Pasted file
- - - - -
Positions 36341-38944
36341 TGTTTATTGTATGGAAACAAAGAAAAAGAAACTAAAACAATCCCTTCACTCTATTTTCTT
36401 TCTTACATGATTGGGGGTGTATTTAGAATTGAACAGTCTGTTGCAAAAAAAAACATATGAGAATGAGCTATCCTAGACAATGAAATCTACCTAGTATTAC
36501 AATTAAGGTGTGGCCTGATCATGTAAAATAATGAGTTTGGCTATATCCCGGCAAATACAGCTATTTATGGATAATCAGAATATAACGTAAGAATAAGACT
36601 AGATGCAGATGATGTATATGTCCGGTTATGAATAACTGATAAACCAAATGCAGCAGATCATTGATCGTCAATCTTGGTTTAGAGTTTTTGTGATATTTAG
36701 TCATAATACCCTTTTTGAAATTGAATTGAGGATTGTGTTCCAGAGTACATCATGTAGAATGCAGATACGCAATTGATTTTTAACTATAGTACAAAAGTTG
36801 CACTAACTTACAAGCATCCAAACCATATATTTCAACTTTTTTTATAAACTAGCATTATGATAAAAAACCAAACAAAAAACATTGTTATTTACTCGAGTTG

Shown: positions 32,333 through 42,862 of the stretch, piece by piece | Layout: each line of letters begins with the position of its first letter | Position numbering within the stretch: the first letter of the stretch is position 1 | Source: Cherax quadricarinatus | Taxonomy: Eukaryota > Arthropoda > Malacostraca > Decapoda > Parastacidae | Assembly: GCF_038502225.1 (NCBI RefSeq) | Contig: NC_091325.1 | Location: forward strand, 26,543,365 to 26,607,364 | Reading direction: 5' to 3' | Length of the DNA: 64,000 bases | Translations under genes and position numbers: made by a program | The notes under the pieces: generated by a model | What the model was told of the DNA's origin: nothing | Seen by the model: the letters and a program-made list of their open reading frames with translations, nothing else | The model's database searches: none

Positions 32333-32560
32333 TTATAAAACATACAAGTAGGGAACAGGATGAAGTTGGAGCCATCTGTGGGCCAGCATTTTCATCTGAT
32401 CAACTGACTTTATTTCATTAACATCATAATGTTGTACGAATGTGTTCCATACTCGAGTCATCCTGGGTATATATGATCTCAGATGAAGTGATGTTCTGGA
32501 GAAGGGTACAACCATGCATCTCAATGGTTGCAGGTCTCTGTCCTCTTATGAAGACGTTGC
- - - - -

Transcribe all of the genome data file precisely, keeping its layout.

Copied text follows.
Positions 36341-38944
36341 TGTTTATTGTATGGAAACAAAGAAAAAGAAACTAAAACAATCCCTTCACTCTATTTTCTT
36401 TCTTACATGATTGGGGGTGTATTTAGAATTGAACAGTCTGTTGCAAAAAAAAACATATGAGAATGAGCTATCCTAGACAATGAAATCTACCTAGTATTAC
36501 AATTAAGGTGTGGCCTGATCATGTAAAATAATGAGTTTGGCTATATCCCGGCAAATACAGCTATTTATGGATAATCAGAATATAACGTAAGAATAAGACT
36601 AGATGCAGATGATGTATATGTCCGGTTATGAATAACTGATAAACCAAATGCAGCAGATCATTGATCGTCAATCTTGGTTTAGAGTTTTTGTGATATTTAG
36701 TCATAATACCCTTTTTGAAATTGAATTGAGGATTGTGTTCCAGAGTACATCATGTAGAATGCAGATACGCAATTGATTTTTAACTATAGTACAAAAGTTG
36801 CACTAACTTACAAGCATCCAAACCATATATTTCAACTTTTTTTATAAACTAGCATTATGATAAAAAACCAAACAAAAAACATTGTTATTTACTCGAGTTG

Shown: positions 32,333 through 42,862 of the stretch, piece by piece | Layout: each line of letters begins with the position of its first letter | Position numbering within the stretch: the first letter of the stretch is position 1 | Source: Cherax quadricarinatus | Taxonomy: Eukaryota > Arthropoda > Malacostraca > Decapoda > Parastacidae | Assembly: GCF_038502225.1 (NCBI RefSeq) | Contig: NC_091325.1 | Location: forward strand, 26,543,365 to 26,607,364 | Reading direction: 5' to 3' | Length of the DNA: 64,000 bases | Translations under genes and position numbers: made by a program | The notes under the pieces: generated by a model | What the model was told of the DNA's origin: nothing | Seen by the model: the letters and a program-made list of their open reading frames with translations, nothing else | The model's database searches: none

Positions 32333-32560
32333 TTATAAAACATACAAGTAGGGAACAGGATGAAGTTGGAGCCATCTGTGGGCCAGCATTTTCATCTGAT
32401 CAACTGACTTTATTTCATTAACATCATAATGTTGTACGAATGTGTTCCATACTCGAGTCATCCTGGGTATATATGATCTCAGATGAAGTGATGTTCTGGA
32501 GAAGGGTACAACCATGCATCTCAATGGTTGCAGGTCTCTGTCCTCTTATGAAGACGTTGC